Month: December 2020

Having a virtual bubble

Well, it’s all done and dusted and the remains of the turkey, which as always, was of ostrich proportions, is sliced, diced and frozen. Now into the New Year, when my mantra for 2021 will be “Never talk about 2020” I’m going to get my last CoVid-19 comment in.

Every four months I visit all my Groups, have 1-2-1s with Group Directors and, at Christmas, take this as an opportunity to wear one of my elf outfits (FYI I have three). This year the Group meetings were quite emotional, as people said “thank you” to other members, the GDs and, a few times, me. During one meeting a member summed it up by saying that their Group had become their ‘virtual bubble’, providing a safe place with people who would support them, whether with their business or their wobble days when emotionally they were not coping so well.

This member then said something that made my heart glad, and my eyes moist, they said “Glenys you should be very proud of what you have created”, and, you know, when I took time to think about it, I am proud. I’m proud that people have felt able to share their concerns, maintain and grow their businesses, supported each other and are still standing at the end of this year. When I decided that all our meetings would be held under the Chatham House Rule (what is said in the meeting cannot be attributed outside of the meeting) I did it so that people can have a place of safety where they could share their concerns without fear that it was going to appear on the 9 o’clock news.

This has worked and continues to work. Within each Group people have shared and been supported. People have visited and joined because they have seen the worth, experienced the ethos and felt supported. And, since business can be a lonely place, I am proud of what I, my GDs and my members have achieved

When we are in business we worry about all sorts of things—staff, customers, cashflow seems to cover it for me. We celebrate when the business grows, when we get that contract, when our team grows, when we need larger premises, and we agonize when the business shrinks, or we don’t get that contract, when we have to make difficult decisions about our team members, and we realise that maybe we didn’t need such a large office.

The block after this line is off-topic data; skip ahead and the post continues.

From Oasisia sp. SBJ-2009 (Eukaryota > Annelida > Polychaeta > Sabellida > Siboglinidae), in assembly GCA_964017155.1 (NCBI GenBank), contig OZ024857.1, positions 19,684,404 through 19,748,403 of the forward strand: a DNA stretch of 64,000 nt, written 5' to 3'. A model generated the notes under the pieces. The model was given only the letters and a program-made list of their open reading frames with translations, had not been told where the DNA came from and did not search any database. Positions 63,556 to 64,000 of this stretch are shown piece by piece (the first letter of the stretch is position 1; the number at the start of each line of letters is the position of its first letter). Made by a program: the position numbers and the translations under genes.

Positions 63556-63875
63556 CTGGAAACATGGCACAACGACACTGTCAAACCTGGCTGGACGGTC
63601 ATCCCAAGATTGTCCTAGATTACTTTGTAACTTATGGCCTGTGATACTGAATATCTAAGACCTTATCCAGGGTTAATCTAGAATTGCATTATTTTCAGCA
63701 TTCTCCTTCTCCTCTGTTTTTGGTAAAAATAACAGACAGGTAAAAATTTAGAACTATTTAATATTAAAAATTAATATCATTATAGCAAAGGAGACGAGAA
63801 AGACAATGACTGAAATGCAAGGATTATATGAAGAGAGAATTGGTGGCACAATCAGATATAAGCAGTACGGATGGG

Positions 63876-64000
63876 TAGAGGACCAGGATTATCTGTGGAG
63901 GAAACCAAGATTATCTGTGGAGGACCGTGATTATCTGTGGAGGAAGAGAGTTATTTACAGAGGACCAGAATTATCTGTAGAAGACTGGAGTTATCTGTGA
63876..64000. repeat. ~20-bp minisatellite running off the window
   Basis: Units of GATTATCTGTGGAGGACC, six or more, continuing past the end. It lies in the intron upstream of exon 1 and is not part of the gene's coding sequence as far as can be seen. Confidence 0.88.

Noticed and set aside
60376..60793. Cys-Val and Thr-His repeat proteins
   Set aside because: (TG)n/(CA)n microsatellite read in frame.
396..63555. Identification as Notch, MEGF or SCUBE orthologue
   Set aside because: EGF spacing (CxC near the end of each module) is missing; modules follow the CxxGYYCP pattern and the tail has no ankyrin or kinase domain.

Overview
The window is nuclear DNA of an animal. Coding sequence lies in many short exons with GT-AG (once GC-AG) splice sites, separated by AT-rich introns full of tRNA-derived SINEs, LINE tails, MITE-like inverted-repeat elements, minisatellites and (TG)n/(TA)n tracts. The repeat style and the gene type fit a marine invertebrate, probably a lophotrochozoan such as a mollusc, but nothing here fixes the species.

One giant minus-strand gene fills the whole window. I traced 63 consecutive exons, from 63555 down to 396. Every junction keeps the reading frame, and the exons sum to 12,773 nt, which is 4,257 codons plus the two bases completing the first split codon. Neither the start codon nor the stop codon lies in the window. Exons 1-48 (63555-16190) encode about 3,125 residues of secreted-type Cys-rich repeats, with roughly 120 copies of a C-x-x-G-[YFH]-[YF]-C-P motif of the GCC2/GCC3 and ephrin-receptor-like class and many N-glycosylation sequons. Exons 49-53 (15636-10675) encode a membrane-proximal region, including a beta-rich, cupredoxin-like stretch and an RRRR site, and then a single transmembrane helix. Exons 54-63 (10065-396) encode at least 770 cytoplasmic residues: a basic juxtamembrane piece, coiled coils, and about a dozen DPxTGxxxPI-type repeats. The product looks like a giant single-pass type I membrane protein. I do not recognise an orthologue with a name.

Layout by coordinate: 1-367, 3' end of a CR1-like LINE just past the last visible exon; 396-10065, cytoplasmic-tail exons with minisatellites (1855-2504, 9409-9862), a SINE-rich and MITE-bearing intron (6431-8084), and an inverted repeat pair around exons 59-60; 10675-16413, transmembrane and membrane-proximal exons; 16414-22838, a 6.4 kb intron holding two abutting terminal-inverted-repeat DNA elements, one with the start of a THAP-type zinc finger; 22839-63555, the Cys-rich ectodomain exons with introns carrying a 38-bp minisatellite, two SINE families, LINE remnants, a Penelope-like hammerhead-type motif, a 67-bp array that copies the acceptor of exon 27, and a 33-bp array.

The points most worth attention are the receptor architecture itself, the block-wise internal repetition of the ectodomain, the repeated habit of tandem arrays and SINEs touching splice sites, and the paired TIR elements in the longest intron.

Rarely do we take time to feel proud, of what we’ve achieved; the business we’ve developed and nurtured. However we started our business, whether from scratch or buying something that we have then moulded and grown—I’ve done both—it has taken persistence, passion, strength and commitment. So today, as you read this and we head into a brighter 2021, let’s all take a moment to feel proud of what we have achieved.

My New Year gift is some support for your networking in 2021. Go to and download my Top 20 tips.

Have fun, stay safe


I don’t know anyone called anybody or somebody

Last week I met some new members to help them to get the most from their networking and, in particular, from their membership of ebn. One of the things I talk about is helping others to get you business from their contacts. To enable people to do this they need to understand what you do and who would be your best customer. The first part of this I cover in the blog which I mention below, so here I’ll deal with the second part: understanding what your best customer looks like.

We are all busy people, keeping our business working and growing, looking after staff and customers, both existing and potential, planning and implementing marketing, sorting out premises, equipment, insurance… you know what it’s like. Here I’m dealing with marketing. Part of any marketing plan is knowing what your ideal customer looks like, so at ebn we are looking for decision makers. Usually this is a business owner but sometimes it can be an employee with a sphere of influence, think Director in a very large company.

Now, because I am busy working out what my ideal customer looks like I don’t have time to work out what other people’s ideal customer looks like. That is not me being selfish, it’s me being honest. We have to help people to sift through all their contacts, mentally not physically, and find those who, we have said, are ideal customers. How does this work? First and most important: Never ask for anybody or somebody.

Instead, be as specific as you can. So let’s say you are a caterer looking for people who want catering. You do different types of catering so focus on one type of catering at a time, whilst making brief mention of the other types of catering, my blog: explains this in more detail. So let’s say that today the caterer is focussing on the wedding market. They don’t say “Anyone who might need catering”. They say “Do you know anyone who is starting to plan their wedding”. Perhaps narrow that down further by saying “In the Essex area” and because they are fully booked for this year, they may further narrow it down to “and are planning to get married next year”. The caterer might want to have contact with venues who have preferred supplier lists. So they don’t say “Any venues that have preferred supplier lists”. They do the research and find out if a venue has a preferred supplier list, and then say “Do you know the owner of…and name a venue”. This narrows down who they are looking for and enables more people to mentally sift through their contacts and potentially make the introduction.

Help people to help you grow your business.

If you would like more tips on networking go to my top 20 tips.

Have fun